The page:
“It was impossible to expect a moral awakening from humankind itself, just like it was impossible to expect humans to lift off the earth by pulling up on their own hair. To achieve moral awakening required a force outside the human race.”
Before I started The Three Body Problem I prepared myself for a hard-core science fiction book, one thick with technical jargon that would probably demand a lot from me. It was all of this. I definitely had difficult spots where I felt slightly overwhelmed, as heavy jargon is not my favorite brand of sci-fi. What pulled me through was the first fifty pages about the Silent Spring, a very bloody chapter of China’s Cultural Revolution.
I was deeply moved by a young astrophysicist’s story, Ye Wenjie, as she witnessed the destruction of her family and then betrayal. The above quote is from Wenjie as she tries and grapples with how to move forward once you’ve seen the worst of humanity. A stroke of luck, due to her field of expertise, allows her to work on a secret government project involving radars (*winkwink*) called Red Coast Base. This is the first step towards the Trisolarians.
The meat of the story takes place forty years later, and throughout it my mind kept going back to Wenjie. Technically Wang Maio is our protagonist, as we discover who the Trisolarians are and why the issue of the ‘three body problem’ is important through his story, but for me Wenjie is the emotional core. Her decisions set the course for humanity.
“Contact as Symbol”
I kind of struck gold with The Three Body Problem as initial first contact is crucial to the plot, along with the beginnings of understanding an alien race. The book even discusses different theories about first contact!!
As Wang discusses different (fictionalized) theories in the book, there was one that really stuck out to me. Instead of being an unifying event, bringing different cultures together, First Contact would deepen the set-in fractures and could lead to disaster. Wang explains this is a part of the theory of ‘contact as symbol’ and ‘regardless of the content of the encounter, the results would be the same’.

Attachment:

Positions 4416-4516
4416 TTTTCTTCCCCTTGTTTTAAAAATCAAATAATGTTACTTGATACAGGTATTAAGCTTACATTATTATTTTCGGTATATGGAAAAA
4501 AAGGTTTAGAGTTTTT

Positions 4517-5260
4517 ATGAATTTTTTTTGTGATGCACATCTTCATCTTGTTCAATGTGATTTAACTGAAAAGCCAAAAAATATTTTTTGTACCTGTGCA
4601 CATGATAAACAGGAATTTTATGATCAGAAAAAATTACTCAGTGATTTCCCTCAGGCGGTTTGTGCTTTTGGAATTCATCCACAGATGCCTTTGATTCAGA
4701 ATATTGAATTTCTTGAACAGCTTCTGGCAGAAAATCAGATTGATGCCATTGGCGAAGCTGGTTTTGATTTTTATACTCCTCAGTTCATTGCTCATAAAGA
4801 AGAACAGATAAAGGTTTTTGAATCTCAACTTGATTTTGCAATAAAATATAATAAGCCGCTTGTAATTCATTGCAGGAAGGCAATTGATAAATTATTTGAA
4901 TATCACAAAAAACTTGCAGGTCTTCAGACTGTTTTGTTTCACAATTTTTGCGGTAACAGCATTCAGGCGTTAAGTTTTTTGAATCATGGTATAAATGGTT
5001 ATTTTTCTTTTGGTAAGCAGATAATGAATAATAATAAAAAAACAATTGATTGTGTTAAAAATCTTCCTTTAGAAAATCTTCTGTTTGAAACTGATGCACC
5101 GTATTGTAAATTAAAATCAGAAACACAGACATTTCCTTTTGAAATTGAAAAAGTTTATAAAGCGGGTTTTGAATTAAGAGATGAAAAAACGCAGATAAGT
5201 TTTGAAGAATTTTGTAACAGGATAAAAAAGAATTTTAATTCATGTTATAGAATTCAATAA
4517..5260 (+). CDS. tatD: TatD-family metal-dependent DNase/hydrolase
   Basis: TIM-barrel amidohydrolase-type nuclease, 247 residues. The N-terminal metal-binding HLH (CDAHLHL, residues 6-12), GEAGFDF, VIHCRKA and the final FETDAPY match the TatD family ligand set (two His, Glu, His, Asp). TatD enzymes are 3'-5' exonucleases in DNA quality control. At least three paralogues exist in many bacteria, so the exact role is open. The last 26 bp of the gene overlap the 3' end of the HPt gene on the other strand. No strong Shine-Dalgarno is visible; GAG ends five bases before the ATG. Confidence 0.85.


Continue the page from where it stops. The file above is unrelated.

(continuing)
For me this was the thesis statement of the book, as we see both individuals and groups project their own beliefs onto Trisolarians. Some, driven by their hatred of humanity, see them as rightful judges, that too long we’ve gone unpunished. Others see the alien race as living gods, ready to give everything to them. Our deep-seeded fears become reality before our eyes.
Science and Morality
Over and over there’s talk of ‘saving’ and ‘punishment’, and one character even declaring that ‘[n]o matter what the Trislarans are like, their arrival will be good news for the terminally ill human race.’ These sentiments aren’t from religious zealots, but from scientists, corporate titans, and philosophers. The characters believe that since the Trisolarians are ‘superior’ to humanity, then their decisions and judgement must be better.
But does science make a society more moral?
I think we’ve all read (and seen) examples of science devoid of humanity and empathy. Dark things have been done in the name of science. While necessary (and at times wonderful), being superior in technology or scientifically advanced does not equate being morally just or right. Being superior in one area doesn’t make a society superior in all areas.
For me, the characters who so desperately want the Trisolarians to arrive believe that humanity is broken to the point where we can’t fix it ourselves. They actually have no clue what will happen when the aliens arrive, only blind hope.
There’s so much more I can talk about with TBP (the pendulum!), but I think this is a good start for First Contact month. I do have to say that underneath the hard core science is a heartbreaking story. One about how an individual’s experience in a cruel society set humanity on a collision course with an unknown alien species. Can’t wait for book two!